Fertiliser rising costs are unlikely to be rollback as Centre holds current subsidy rates
The Indian Farmers Fertiliser Cooperative (IFFCO) increased the maximum retail price (MRP) for DAP from Rs 24,000 to Rs 38,000 per tonne on Wednesday.
Despite recent price increases, there has been no improvement in subsidy rates for di-ammonium phosphate (DAP), muriate of potash (MOP), and complex fertilisers.
According to an office memorandum released Friday by the Department of Fertilisers, the Centre has agreed to extend the existing nutrient-based subsidy (NBS) prices for 2020-21 for the current fiscal year as well as “till further orders.” This ultimately rules out any rollback of recent price rises in non-urea fertilisers, although Union Minister of State for Chemicals and Fertilizers Mansukh Mandaviya has stated that companies will not charge the higher prices “vartaman samay mein (for the time being).”
On Wednesday, Indian Farmers Fertiliser Cooperative (IFFCO) increased its maximum retail price (MRP) for DAP from Rs 24,000 to Rs 38,000 per tonne. The country's major nutrient seller also raised the MRPs of its complex fertilisers with various nitrogen (N), phosphorous (P), potassium (K), and sulphur (S) combinations—from Rs 23,500 to Rs 35,500/tonne for 10:26:26, from Rs 23,700 to Rs 36,000 for 12:32:16, and from Rs 18,500 to Rs 27,000 for 20:20:0:13.
The drastic price rises were inevitable due to two factors. The first is a significant rise in international fertiliser prices, as well as raw materials and intermediates. Since October, the landed price of imported DAP has risen from under $400 to about $540 per tonne.
The second factor is NBS prices, which were last set on April 3, 2020, at Rs 18.789/kg for N, Rs 14.888/kg for P, Rs 10.116/kg for K, and Rs 2.374/kg for S. Based on these prices, the subsidy on DAP, which includes 18% N and 46% P, comes to Rs 10,231 per tonne. MOP (60% K) and 10:26:26 subsidies are both Rs 6,070 and Rs 8,380 per tonne, accordingly.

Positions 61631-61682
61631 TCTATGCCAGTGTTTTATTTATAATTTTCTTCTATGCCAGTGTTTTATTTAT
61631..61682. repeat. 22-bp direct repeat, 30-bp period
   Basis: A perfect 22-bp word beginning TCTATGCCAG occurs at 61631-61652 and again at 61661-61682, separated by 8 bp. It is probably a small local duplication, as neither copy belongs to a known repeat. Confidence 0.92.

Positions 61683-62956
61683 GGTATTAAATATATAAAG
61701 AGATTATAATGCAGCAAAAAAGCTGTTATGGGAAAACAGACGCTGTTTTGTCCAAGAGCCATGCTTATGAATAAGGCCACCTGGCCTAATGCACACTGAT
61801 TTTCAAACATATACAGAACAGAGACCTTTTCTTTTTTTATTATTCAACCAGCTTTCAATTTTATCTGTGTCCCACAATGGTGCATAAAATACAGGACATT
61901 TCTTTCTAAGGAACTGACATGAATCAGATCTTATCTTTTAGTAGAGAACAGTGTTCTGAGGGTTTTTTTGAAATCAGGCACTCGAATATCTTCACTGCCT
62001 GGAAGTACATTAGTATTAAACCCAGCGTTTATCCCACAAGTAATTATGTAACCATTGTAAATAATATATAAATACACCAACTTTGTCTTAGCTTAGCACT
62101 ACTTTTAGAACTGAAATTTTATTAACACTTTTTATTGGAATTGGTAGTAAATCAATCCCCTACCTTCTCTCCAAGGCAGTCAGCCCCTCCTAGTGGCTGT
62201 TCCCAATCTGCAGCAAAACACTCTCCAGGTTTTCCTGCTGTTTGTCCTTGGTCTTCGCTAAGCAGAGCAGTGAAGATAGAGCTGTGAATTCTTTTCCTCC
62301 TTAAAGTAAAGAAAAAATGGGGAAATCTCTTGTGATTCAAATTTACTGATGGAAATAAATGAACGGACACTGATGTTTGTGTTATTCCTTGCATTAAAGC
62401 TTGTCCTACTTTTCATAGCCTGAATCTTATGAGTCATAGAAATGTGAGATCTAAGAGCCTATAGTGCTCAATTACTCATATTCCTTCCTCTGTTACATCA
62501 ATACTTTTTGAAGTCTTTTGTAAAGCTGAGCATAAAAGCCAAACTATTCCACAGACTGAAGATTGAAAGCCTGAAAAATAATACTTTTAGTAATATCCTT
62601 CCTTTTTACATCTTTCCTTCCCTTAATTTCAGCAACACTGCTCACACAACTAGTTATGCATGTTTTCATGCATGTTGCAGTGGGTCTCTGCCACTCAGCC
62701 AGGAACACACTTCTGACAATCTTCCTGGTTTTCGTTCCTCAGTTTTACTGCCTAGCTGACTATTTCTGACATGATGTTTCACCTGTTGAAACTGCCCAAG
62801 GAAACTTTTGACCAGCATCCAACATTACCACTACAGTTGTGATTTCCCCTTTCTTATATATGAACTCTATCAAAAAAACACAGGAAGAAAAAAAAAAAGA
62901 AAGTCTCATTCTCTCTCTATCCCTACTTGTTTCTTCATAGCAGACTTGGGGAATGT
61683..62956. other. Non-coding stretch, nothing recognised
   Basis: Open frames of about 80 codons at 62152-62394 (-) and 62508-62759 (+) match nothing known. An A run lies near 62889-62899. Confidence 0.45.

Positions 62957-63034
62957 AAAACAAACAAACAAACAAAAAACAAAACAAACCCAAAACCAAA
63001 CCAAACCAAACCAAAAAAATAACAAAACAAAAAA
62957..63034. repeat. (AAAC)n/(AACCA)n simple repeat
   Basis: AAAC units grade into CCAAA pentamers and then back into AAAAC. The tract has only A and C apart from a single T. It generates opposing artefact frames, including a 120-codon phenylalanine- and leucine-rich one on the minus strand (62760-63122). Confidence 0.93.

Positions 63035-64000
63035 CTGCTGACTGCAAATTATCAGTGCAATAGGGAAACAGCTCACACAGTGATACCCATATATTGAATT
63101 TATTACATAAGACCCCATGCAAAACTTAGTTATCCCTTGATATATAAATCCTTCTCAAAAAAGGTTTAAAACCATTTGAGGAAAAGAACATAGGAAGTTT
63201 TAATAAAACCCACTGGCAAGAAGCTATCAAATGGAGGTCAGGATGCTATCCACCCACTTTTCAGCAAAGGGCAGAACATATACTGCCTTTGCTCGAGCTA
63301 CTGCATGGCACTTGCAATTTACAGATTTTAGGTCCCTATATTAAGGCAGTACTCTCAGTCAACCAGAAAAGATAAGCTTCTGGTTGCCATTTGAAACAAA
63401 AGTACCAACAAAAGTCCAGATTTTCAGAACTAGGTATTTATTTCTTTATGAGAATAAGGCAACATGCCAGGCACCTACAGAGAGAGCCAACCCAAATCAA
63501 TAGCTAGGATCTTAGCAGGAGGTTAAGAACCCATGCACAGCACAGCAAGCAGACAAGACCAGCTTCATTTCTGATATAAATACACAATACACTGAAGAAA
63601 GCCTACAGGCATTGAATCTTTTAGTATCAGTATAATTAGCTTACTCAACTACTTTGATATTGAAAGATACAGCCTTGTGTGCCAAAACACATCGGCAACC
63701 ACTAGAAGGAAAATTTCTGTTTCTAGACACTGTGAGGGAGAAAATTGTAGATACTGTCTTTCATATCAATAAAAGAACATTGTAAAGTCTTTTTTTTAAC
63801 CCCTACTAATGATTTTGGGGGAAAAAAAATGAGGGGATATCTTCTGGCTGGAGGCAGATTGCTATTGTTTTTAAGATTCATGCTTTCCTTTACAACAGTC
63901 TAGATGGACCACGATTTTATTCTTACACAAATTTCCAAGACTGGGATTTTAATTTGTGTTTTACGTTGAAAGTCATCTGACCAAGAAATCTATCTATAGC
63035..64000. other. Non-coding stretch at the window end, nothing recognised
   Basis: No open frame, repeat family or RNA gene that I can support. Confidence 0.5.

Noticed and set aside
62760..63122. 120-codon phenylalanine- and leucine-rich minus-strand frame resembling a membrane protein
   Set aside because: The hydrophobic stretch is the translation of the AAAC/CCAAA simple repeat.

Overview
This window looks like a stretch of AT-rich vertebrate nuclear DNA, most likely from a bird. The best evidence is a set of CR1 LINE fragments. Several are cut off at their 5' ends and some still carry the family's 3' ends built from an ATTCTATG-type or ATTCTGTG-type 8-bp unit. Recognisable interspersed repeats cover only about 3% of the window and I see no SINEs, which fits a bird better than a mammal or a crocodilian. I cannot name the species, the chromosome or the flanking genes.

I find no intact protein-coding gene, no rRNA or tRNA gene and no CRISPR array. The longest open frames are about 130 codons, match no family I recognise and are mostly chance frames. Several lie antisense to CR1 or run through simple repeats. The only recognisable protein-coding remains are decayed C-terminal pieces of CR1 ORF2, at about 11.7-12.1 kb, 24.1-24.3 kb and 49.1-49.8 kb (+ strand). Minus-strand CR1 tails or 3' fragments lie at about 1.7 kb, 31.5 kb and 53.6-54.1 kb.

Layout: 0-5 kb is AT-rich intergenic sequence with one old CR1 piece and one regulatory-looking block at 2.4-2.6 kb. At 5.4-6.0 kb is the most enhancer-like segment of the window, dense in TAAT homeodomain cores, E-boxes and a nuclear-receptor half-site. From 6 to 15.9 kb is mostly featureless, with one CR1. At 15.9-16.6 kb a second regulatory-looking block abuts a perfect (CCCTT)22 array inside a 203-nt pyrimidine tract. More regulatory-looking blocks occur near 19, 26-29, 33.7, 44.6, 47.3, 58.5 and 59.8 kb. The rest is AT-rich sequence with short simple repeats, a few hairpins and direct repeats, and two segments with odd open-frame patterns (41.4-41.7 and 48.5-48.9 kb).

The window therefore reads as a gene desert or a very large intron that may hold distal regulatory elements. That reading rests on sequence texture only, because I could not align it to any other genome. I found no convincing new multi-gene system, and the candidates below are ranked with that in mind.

Imported DAP costs Rs 40,230/tonne in Indian ports at $540/tonne and Rs 74.5-to-the-dollar. 5.5% customs duty and Rs 3,500 in other charges (stevedoring, bagging, insurance, secondary freight, storage, interest, sale expenses, and dealer margins) bring the total to nearly Rs 45,950 per tonne.
After deducting the Rs 10,231 subsidy and adding 5.5% GST, companies will sell to farmers at Rs 37,500 per tonne on a no-profit, no-loss basis. That is similar to Iffco's latest DAP MRP of Rs 38,000/tonne.
“Companies are in no position to sell at the old rates because the subsidy has been maintained at last year's level despite rising global prices for both commodity (DAP) and inputs (sulphur, ammonia, rock phosphate, and phosphoric acid),” said G. Ravi Prasad, an expert in the fertiliser industry.
According to him, the 50% or more increase in MRPs for non-urea fertilisers could exacerbate the farmer's nutrient use imbalance. In 2020-21, retail urea sales reached a new high of 350.42 lakh tonnes (lt). This accounted for over half of the total fertiliser sales of 677.02 lt. Farmers may end up adding more of this already overused nitrogenous fertiliser if the basic MRP of urea remains unchanged at Rs 5,360 per tonne (it was last raised in April 2010).
In the meantime, IFFCO has confirmed that the new MRPs would only apply to fertilisers transferred from its plants after April 1. The old stocks that have already been dispatched and are lying with retailers (estimated at 11.26 lt) will continue to be sold at the previous prices. Farmers' only hope now is that the Centre will announce higher NBS prices for 2021-22, possibly after the West Bengal Assembly elections.
Overuse of urea: Indian farmers use much too much urea and far too few other fertilisers. The current price increase in non-urea fertilisers can exacerbate this imbalance. The government should increase nutrient subsidy rates while simultaneously increasing, perhaps even doubling, urea prices.